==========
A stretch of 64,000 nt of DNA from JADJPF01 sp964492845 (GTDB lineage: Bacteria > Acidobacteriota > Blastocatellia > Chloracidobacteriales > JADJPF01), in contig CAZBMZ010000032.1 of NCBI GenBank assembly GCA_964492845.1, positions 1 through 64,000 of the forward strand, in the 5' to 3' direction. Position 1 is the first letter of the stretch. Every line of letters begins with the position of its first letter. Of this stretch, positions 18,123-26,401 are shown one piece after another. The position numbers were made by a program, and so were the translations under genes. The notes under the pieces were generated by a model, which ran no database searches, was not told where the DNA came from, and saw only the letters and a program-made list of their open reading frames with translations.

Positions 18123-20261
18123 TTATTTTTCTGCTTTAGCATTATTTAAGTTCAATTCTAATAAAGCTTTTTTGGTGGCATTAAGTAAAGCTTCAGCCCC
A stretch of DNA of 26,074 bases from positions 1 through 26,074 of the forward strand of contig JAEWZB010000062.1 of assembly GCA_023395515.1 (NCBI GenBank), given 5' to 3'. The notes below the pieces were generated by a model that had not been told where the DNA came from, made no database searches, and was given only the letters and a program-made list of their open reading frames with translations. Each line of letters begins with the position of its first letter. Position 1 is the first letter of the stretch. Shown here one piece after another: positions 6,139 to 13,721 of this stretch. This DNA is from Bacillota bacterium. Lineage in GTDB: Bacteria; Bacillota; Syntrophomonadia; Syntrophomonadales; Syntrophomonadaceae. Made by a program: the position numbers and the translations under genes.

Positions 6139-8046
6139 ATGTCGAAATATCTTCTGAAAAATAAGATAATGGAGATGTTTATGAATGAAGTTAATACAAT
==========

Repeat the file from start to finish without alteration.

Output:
A stretch of 64,000 nt of DNA from JADJPF01 sp964492845 (GTDB lineage: Bacteria > Acidobacteriota > Blastocatellia > Chloracidobacteriales > JADJPF01), in contig CAZBMZ010000032.1 of NCBI GenBank assembly GCA_964492845.1, positions 1 through 64,000 of the forward strand, in the 5' to 3' direction. Position 1 is the first letter of the stretch. Every line of letters begins with the position of its first letter. Of this stretch, positions 18,123-26,401 are shown one piece after another. The position numbers were made by a program, and so were the translations under genes. The notes under the pieces were generated by a model, which ran no database searches, was not told where the DNA came from, and saw only the letters and a program-made list of their open reading frames with translations.

Positions 18123-20261
18123 TTATTTTTCTGCTTTAGCATTATTTAAGTTCAATTCTAATAAAGCTTTTTTGGTGGCATTAAGTAAAGCTTCAGCCCC
A stretch of DNA of 26,074 bases from positions 1 through 26,074 of the forward strand of contig JAEWZB010000062.1 of assembly GCA_023395515.1 (NCBI GenBank), given 5' to 3'. The notes below the pieces were generated by a model that had not been told where the DNA came from, made no database searches, and was given only the letters and a program-made list of their open reading frames with translations. Each line of letters begins with the position of its first letter. Position 1 is the first letter of the stretch. Shown here one piece after another: positions 6,139 to 13,721 of this stretch. This DNA is from Bacillota bacterium. Lineage in GTDB: Bacteria; Bacillota; Syntrophomonadia; Syntrophomonadales; Syntrophomonadaceae. Made by a program: the position numbers and the translations under genes.

Positions 6139-8046
6139 ATGTCGAAATATCTTCTGAAAAATAAGATAATGGAGATGTTTATGAATGAAGTTAATACAAT